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Amazon.com has saved up to $17 million this quarter by moving to Linux.

In the 10-Q form (basic quarterly filing) filed with the Securities and Exchange Commision (SEC) yesterday the online retailer revealed a spend $53.8 million on "technology and content" expenses for its Q3, compared with $71.2 million a year ago. Amazon switched to the open-source Linux operating system in June so this is the first chance to look at the effect it has had.

The filing states: "The decline in absolute dollars spent during the three months and nine months ended September 30, 2001 [on technology and content] in comparison to the corresponding periods in the prior year primarily reflect our migration to a Linux-based technology platform that utilizes a less-costly technology infrastructure, as well as general price reductions for data and telecommunication services due to market overcapacity."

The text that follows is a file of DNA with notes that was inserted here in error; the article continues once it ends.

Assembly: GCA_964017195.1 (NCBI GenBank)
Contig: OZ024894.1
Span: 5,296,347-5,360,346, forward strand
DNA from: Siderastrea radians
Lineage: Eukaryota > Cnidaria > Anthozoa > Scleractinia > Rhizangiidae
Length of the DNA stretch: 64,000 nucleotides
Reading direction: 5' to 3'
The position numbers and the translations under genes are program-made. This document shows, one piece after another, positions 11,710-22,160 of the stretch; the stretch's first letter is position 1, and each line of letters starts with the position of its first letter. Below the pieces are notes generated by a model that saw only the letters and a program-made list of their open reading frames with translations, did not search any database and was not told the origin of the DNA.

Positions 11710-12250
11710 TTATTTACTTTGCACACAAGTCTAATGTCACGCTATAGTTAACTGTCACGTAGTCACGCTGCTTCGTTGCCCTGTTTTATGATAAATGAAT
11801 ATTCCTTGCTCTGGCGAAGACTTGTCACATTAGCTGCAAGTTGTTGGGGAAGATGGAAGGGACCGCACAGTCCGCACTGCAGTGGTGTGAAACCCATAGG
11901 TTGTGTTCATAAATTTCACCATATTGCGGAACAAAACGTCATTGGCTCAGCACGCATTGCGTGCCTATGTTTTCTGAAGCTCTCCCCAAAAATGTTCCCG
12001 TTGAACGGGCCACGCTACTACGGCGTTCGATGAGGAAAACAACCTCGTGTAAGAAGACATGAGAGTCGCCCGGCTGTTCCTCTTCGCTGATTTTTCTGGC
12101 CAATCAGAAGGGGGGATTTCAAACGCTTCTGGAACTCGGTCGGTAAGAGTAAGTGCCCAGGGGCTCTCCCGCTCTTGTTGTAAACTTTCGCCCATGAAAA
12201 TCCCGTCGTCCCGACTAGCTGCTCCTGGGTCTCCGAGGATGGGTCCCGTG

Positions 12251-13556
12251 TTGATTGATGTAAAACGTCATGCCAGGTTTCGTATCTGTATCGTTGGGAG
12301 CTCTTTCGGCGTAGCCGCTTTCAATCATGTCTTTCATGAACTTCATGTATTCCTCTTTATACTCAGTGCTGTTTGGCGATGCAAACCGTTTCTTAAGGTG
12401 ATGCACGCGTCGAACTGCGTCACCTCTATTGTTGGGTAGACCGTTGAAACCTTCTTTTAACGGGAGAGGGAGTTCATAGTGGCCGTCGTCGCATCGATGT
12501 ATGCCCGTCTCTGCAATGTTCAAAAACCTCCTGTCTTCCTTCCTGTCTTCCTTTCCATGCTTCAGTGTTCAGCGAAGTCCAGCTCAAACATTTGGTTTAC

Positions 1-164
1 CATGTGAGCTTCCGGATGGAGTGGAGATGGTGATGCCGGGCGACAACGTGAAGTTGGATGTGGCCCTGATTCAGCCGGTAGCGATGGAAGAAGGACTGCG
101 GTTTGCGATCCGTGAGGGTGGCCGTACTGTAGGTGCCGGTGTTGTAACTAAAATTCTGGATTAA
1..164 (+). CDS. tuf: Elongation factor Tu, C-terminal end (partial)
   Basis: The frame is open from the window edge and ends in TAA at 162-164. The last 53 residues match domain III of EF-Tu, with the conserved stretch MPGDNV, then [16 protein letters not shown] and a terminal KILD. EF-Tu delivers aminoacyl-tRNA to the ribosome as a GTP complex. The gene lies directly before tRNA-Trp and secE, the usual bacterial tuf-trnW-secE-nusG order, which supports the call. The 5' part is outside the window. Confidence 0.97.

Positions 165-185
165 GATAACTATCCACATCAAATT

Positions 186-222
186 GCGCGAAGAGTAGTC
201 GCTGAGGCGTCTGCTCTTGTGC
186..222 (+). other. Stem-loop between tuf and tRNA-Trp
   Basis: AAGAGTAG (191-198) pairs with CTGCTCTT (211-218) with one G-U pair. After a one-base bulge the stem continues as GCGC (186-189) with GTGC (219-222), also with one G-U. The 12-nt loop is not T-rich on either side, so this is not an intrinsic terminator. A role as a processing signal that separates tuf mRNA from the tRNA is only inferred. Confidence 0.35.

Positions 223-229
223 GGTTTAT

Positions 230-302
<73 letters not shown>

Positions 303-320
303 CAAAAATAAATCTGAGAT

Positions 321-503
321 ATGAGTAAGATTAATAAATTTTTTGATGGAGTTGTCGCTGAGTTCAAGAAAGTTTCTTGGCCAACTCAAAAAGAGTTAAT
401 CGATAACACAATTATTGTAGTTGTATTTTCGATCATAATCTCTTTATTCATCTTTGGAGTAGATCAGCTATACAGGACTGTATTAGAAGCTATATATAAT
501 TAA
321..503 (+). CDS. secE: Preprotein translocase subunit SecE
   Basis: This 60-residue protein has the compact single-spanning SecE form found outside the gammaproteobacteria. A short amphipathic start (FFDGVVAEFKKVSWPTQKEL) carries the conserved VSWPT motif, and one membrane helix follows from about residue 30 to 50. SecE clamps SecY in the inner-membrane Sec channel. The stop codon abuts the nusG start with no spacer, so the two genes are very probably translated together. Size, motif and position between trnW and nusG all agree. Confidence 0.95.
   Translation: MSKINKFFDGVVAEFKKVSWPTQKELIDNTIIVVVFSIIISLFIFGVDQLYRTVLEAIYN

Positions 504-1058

The reduced cost of Linux is also noticeable in the company's nine-month figures, where technology and content expenses have fallen from $199.5 million to $188.8 million. Last quarter's figures were $64.7 million down slightly from $67.1 million the year before. And six-month figures saw expenses up on the year before - $135 million from $128.4 million.

Amazon will also be delighted to be saving money since the Q3 figures were not up to scratch and it warned that Q4 would be shaky as well. It has vowed to get into the black very soon and $17 million savings a year will help.

The filing should be on the SEC's Web site tomorrow - go here for a search. Or go through Amazon's site here. Beware though - it is a huge file.

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